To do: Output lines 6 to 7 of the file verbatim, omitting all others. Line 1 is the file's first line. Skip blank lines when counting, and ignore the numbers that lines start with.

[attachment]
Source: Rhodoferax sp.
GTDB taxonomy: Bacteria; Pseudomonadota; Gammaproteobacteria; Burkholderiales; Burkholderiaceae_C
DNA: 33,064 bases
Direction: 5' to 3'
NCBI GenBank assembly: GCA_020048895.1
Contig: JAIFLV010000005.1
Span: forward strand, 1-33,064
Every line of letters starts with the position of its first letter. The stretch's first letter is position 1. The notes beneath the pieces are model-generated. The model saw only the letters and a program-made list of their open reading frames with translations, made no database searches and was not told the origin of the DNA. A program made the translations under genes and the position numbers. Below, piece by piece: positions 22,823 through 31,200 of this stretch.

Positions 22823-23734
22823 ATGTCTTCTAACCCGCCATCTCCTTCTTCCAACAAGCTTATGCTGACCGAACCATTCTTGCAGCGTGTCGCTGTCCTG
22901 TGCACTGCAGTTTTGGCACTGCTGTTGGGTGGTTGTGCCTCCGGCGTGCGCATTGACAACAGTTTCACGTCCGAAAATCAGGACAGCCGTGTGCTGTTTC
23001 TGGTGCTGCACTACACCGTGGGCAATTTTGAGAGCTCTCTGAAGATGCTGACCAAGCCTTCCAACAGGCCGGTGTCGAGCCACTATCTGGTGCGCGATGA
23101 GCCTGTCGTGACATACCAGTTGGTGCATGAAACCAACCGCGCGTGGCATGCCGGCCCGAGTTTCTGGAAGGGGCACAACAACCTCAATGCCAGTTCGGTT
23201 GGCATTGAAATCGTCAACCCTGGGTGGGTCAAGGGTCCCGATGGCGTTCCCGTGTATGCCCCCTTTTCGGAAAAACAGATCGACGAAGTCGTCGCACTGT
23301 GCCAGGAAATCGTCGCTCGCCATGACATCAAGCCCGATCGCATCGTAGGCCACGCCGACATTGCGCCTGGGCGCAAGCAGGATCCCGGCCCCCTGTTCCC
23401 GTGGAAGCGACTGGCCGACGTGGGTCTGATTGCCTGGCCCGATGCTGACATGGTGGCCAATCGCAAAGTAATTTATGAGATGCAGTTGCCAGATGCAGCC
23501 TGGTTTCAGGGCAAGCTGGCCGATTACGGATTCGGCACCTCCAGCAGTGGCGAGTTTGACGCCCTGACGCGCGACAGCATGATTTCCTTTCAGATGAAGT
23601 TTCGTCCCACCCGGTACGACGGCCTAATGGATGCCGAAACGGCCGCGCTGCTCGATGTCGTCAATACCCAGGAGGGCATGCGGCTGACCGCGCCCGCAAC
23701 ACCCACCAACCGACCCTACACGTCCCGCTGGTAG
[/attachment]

Contig: JAIFLV010000005.1
Span: forward strand, 1-33,064